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Photos courtesy of freedigitalphotos.net

This blog post is by Mary Vee
Mary lives in Montana with her husband and loves to hear from her three college kids. She writes contemporary Christian fiction and loves to pen missionary and Bible adventure stories.

Come Step into Someone Else's World with Mary's writing

To learn more about Mary, visit her blog http://www.mimaryvee.blogspot.com/
Or email her at mimary_vee@yahoo.com


15 comments:

Jeanne T said...

Mary, fabulous post! I learned a number of great tips. Forgive my ignorance here, but are the inner voice and deep POV the same thing?

This example is from Beth Vogt's Wish You Were Here. It's on p. 5. Allison is talking with Daniel, her fiance's brother who dropped in on her as she tried on her wedding dress. It's in Allison's POV.

"Too busy playing dress-up?" The disarming grin Daniel tossed over his shoulder took any potential sting out of his question. "I really do like the dress, by the way."
"You're a liar, but thanks." She tugged the fabric back in place. Stupid dress.

I loved your examples and your tips for creating great inner voice to connect with readers. Printing this one off. :)

Melissa Tagg said...

Mary, this post is fantastic! I loooved Love Starts With Elle...one of my favorite Rachel Hauck books. I loved the samples you picked and the lessons you pulled from them...

Mary Vee said...

Jeanne,
Good question. Deep POV entails many things. Susan May Warren wrote an entire workbook on it. The inner voice would be but one component.

So you read Beth's new book. Awesome. Thanks for the example: Stupid dress. It sure tells a lot in only two words.

Anyone else have an example?

Mary Vee said...

Melissa,
I am honored with your compliment.
Had some fun dialoguing with Rachel about this book. Seriously, I can't believe Elle fell for Jeremiah at first.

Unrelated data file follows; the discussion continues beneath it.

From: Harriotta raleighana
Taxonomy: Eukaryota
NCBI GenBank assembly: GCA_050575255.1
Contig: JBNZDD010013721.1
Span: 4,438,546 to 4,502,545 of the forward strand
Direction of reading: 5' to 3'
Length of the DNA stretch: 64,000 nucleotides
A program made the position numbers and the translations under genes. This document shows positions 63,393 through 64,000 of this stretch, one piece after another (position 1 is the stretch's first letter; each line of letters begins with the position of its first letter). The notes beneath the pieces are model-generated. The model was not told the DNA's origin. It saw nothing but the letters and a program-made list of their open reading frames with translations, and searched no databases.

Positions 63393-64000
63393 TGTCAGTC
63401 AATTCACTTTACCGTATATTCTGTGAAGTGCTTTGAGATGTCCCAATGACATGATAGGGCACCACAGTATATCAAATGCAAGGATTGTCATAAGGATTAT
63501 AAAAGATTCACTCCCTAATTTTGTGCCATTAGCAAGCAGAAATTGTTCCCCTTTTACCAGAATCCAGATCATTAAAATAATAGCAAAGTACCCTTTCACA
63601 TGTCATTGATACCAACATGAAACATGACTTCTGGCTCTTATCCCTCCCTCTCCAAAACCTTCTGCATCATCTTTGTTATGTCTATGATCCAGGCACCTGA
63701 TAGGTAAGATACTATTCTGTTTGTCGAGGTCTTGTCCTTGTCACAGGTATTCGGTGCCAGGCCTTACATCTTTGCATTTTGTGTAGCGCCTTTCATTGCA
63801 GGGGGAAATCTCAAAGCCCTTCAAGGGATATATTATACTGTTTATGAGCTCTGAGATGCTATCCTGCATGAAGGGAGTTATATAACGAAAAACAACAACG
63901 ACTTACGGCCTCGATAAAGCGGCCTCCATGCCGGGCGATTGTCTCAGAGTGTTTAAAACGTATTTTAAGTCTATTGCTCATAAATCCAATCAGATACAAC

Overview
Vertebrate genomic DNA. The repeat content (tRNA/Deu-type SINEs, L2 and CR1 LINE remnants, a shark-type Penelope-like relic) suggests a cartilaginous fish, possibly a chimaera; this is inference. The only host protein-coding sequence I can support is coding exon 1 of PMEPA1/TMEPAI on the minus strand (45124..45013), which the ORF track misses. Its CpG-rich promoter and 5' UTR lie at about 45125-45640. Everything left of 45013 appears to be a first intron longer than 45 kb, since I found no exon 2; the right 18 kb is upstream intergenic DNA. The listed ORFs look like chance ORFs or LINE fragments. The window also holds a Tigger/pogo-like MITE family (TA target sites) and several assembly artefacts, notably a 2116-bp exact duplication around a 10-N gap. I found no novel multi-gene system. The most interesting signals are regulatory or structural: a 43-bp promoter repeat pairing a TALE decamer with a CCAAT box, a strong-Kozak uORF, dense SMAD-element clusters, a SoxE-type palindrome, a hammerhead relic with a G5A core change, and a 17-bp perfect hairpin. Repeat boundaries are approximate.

Rachel Hauck said...

Mary, thanks so much for using Elle excerpts today! I think writing in first person helped my close third POV.

Elle feel for Jeremiah in Sweet Caroline, well, kinda, near the end.

So for me, I lept into the relationship with shades of their love already in my heart. He was every woman's dream man... handsome, articulate, well dressed, confident, going places... but in the end, he was not for her.

So many woman fall for the Jeremiah's of the world. But hopefully there's a Heath waiting to talk sense into them.

Loved being here today!

Rachel

Gabrielle Meyer said...

Great tips and examples, Mary! Thank you for sharing your knowledge and wisdom with us.

Mary Vee said...

Rachel,
Thanks for stopping by today, I feel blessed.
Sounds like I need to pick up Sweet Caroline.
And I think you're right, many girls fall for the Jeremiahs instead of looking for the gem within, that is a fault we have.
Sure appreciate your writing ministry.

Mary Vee said...

Gabrielle,
Thanks for stopping by today. We sure enjoyed having you here on the Alley today. Be sure to stop by for some cyber chocolate before you leave. :)

Pepper said...

Nice post, Mary. I love 'sliding' in those thoughts, and I love the thought of a camera mounted. It's a good visual reminder to me :-)

For me, inner thoughts ADD so much.
Tension (when words and actions don't match)
Humor - (when the character describes how he/she REALLy feels about what's happening)
Suspense - when the character describes what they 'think' might happen.
SO MUCH! Love it!

Mary Vee said...

Ooooo Pepper you said my inner thoughts that didn't make it into this post: products of inner thoughts.
Thanks!
And to our guests, Pepper does a fab job of incorporating inner voice in her works.

Sherrinda said...

GREAT post, Mary! I love getting a look into the inner voice. And I loved the excerpts from Rachel's book...which I've got to read! A hero with the name of Heath???? Sigh. :)

Mary Vee said...

Sherrinda,
Yes, put his one on your to read list, and when you read the book you'll see he is what every girl really dreams.

Beth K. Vogt said...

Love this post, Mary -- and I love all sorts of dialogue! I'm also a huge fan of Rachel Hauck's. Have you read The Wedding Dress yet?

Mary Vee said...

Its on my list, Beth.
I actually went to the store to get The Wedding Dress. Our store didn't have it in stock, but they had Love Starts with Elle. Figured I'd start there.
I still have your book on my list as well, Beth. Excited to read it.

Tiffany Henry said...

I love this!! I have read few books that have made me feel Oh, no you can't do that!!
Take Love comes Softly, She can't cook, its embarrassing, for her and you're like "Here let me show you, this is how you bake bread, it's not hard!!!"
raked their hair is soo, is such an excuse,an air filler.
[When your desperate to know what they're thinking]